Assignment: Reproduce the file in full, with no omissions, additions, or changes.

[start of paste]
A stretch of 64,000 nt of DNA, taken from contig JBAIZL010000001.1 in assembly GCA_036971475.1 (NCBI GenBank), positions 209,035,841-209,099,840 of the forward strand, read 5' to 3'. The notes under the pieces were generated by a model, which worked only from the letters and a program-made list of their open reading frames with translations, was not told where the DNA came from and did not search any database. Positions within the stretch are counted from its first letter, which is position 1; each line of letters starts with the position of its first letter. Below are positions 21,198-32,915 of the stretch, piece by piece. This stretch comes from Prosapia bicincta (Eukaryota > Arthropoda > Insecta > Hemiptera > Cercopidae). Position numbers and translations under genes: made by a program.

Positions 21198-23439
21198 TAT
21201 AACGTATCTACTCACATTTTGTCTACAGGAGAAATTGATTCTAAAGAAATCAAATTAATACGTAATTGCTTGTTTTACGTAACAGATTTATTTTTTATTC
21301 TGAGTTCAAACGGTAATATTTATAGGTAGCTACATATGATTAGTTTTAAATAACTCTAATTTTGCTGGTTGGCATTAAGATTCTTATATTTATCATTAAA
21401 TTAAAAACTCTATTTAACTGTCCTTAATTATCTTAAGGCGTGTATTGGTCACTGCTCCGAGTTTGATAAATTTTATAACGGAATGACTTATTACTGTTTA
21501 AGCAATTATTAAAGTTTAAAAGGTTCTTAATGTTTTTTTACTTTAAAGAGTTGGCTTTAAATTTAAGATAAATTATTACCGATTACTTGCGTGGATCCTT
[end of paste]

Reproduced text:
A stretch of 64,000 nt of DNA, taken from contig JBAIZL010000001.1 in assembly GCA_036971475.1 (NCBI GenBank), positions 209,035,841-209,099,840 of the forward strand, read 5' to 3'. The notes under the pieces were generated by a model, which worked only from the letters and a program-made list of their open reading frames with translations, was not told where the DNA came from and did not search any database. Positions within the stretch are counted from its first letter, which is position 1; each line of letters starts with the position of its first letter. Below are positions 21,198-32,915 of the stretch, piece by piece. This stretch comes from Prosapia bicincta (Eukaryota > Arthropoda > Insecta > Hemiptera > Cercopidae). Position numbers and translations under genes: made by a program.

Positions 21198-23439
21198 TAT
21201 AACGTATCTACTCACATTTTGTCTACAGGAGAAATTGATTCTAAAGAAATCAAATTAATACGTAATTGCTTGTTTTACGTAACAGATTTATTTTTTATTC
21301 TGAGTTCAAACGGTAATATTTATAGGTAGCTACATATGATTAGTTTTAAATAACTCTAATTTTGCTGGTTGGCATTAAGATTCTTATATTTATCATTAAA
21401 TTAAAAACTCTATTTAACTGTCCTTAATTATCTTAAGGCGTGTATTGGTCACTGCTCCGAGTTTGATAAATTTTATAACGGAATGACTTATTACTGTTTA
21501 AGCAATTATTAAAGTTTAAAAGGTTCTTAATGTTTTTTTACTTTAAAGAGTTGGCTTTAAATTTAAGATAAATTATTACCGATTACTTGCGTGGATCCTT